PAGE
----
I was fortunate to be at Mugello in 2010 and was sitting in with the Ducatista at Correntario (never again) when Nicky lost the front end and ended up in the gravel in front of the Ducati stand.The locals cheered thinking it was Casey,but to their horror they then realised it was Nicky and were devastated,says a lot of what the ducati fans thought of Casey.He is still the only rider to ever master the Desmosedeci,something the rest of the paddock could never achieve, and for that he should be held in esteem.

I'm still mystified when I hear of Stoner being the only man to tame the D16. The bike was competitive from its first race where Capirossi podiumed and went on to win at Catalunya in its debut season. Capirossi went on to lead the championship in 2006 before that horror crash with Gibernau at Catalunya cruelled several riders' seasons. The fact that Bayliss could step in from the WSB "wilderness", put it second on the grid and go on to win the final race points to a pretty fine bike. Not taking anything away from Stoner's brlliance just pointing out that there wasn't much wrong with bike at the time he inherited it.....it was only later that some radical engineering "solutions" took it off on a tangent no-one else could follow.

But back to 2015 and something that irks me: all this talk of Lorenzo's helmet "malfunction". What exactly caused the problem? Every helmet I've had or seen where lining has come adrift has been a result of operator error, where a pad has come unclipped or such like. Was the helmet actually defective? Or did Lorenzo just ignore basic checks? The fact he then went on to have that later tantrum over a misting visor when he failed to wear a breath guard points to some basic failures on his part rather than just 'bad luck".

I've never owned an HJC but I can't help thinking they are getting the rough end pf the pineapple.

Since Ducati refer to the GP bike as the D16 for all its years, yes, a few people did win a few races on it pre-2007. Capirossi had good results on the 990 version of the D16 but once it went to the 800cc version with the rule change in 2007 Stoner was the only person to win in the dry with it and that is the version of the bike that people are referring to. In 2007 Capirossi won at Motegi in a flag to flag race and had another podium or two, but that's it. It destroyed Melandri. Nicky managed to get OK results at best after a few years of wrangling it. Rossi barely did any better. The same for Dovi and Cal. So Stoner was the only one to ride the post-2006 D16 with any effectiveness. Yes, he crashed a lot but was usually running at the front when it happened. Other riders crashed a lot on it too but they were usually midfield.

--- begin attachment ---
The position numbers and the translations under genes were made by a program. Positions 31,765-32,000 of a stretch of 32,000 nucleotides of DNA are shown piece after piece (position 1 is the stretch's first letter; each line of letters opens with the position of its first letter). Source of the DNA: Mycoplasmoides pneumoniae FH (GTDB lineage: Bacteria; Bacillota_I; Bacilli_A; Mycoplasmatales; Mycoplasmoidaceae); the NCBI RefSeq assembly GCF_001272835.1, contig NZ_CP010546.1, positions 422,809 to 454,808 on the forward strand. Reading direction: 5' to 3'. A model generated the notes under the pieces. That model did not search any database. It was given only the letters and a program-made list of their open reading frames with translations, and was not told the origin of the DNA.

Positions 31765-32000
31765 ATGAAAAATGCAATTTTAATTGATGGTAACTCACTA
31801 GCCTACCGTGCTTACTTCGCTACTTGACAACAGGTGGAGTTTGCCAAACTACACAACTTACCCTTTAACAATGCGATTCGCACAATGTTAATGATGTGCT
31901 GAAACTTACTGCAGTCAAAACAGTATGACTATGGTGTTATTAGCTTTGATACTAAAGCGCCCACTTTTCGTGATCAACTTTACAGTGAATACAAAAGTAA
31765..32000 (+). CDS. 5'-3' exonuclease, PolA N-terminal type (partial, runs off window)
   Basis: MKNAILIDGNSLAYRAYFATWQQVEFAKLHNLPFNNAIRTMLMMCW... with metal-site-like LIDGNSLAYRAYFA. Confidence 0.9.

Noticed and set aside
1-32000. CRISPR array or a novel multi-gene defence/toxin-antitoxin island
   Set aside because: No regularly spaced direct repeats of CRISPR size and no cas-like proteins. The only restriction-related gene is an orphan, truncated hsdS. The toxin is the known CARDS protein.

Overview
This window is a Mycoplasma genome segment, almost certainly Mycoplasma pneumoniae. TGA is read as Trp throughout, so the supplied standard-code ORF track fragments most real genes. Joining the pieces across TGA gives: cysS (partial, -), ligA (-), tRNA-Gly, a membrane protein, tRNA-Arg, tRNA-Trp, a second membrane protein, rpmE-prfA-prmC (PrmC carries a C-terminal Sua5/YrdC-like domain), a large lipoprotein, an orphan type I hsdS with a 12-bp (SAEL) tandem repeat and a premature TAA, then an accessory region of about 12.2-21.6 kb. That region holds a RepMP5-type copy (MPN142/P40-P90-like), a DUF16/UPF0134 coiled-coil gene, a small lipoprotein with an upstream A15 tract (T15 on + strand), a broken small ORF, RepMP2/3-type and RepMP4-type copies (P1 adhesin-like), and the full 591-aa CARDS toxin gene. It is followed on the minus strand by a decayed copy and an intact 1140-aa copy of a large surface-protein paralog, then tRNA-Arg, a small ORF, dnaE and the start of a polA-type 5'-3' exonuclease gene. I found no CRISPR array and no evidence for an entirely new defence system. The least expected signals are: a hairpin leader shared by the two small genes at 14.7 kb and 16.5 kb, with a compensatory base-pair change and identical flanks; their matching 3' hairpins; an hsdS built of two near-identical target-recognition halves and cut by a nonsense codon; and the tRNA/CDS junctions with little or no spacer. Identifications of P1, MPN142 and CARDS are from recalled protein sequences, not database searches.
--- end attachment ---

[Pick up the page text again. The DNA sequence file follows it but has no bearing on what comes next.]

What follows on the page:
To disagree with a lot of your summary here Krop, you, as many have taken sides here which is of course your right. However I believe one cannot sum the end of the season up with Rossi 'crumbling' without entertaining his claims on Marquez at Sepang as having merit- particularly when viewing what was bizarre antics from Marquez at PI. The thing is that no one knows, and from the outside the last three races all looked very odd indeed so stating that opinion as fact is a mistake or just a bias point of view.

Also of note and omitted from your summary was Lorenzo's dependence on the medium heat treated tyres which when weren't the option of choice, Jorge usually didn't win or even podium. Such was the narrow range of success and cumulative factors which determined the result. Particularly with the added Marquez incidents at the end of the season, leaves one pondering that 5 point deficit.

The fans and observers alike have spoken and the majority have a very sour taste in their mouths over 2015, hopefully 2016 may bring some balance, however as we can see here and in many circles there is a line drawn and two sides which could not be more opposed.

>>However I believe one cannot sum the end of the season up with Rossi 'crumbling' without entertaining his claims on Marquez at Sepang as having merit- particularly when viewing what was bizarre antics from Marquez at PI.

There were no bizarre antics at PI. Bradley Smith, a current racer with direct experience on the BS tires confirmed that letting a slightly overheated tire cool down regains its effectiveness. Nobody, announcers, past racers, pundits, etc, had anything but praise for the top 4's performance at PI. It was a race for the ages. In fact, AI was initially the one getting static for beating Rossi. It was only after Rossi's accusations against Marquez at Sepang that Rossi fans (and them only) bought into the idea that Marquez, after crashing out of 5 races that season due to his own mistakes and an aggressive Honda engine, had suddenly regained his 2014 form enough to play with them all and win at will. While helping Lorenzo by beating him. Huh?

>>Also of note and omitted from your summary was Lorenzo's dependence on the medium heat treated tyres which when weren't the option of choice, Jorge usually didn't win or even podium.

Right there at the end of Lorenzo's section is: 'And though Lorenzo was pretty much unbeatable on the standard Bridgestone tires with the edge treatment, at the high-speed tracks where low temperatures meant he could not get the non-treated tires to work, he suffered badly.'

Seems like you may need to reread the article and revise your critique.

>> however as we can see here and in many circles there is a line drawn and two sides which could not be more opposed.

When Kevin Schwantz, as big a Rossi fan as anybody, feels that Marquez was not favoring anybody, that goes a long way to saying it was all in Rossi's head. That it is only some Rossi fans that keep playing it out takes it the rest of the way there.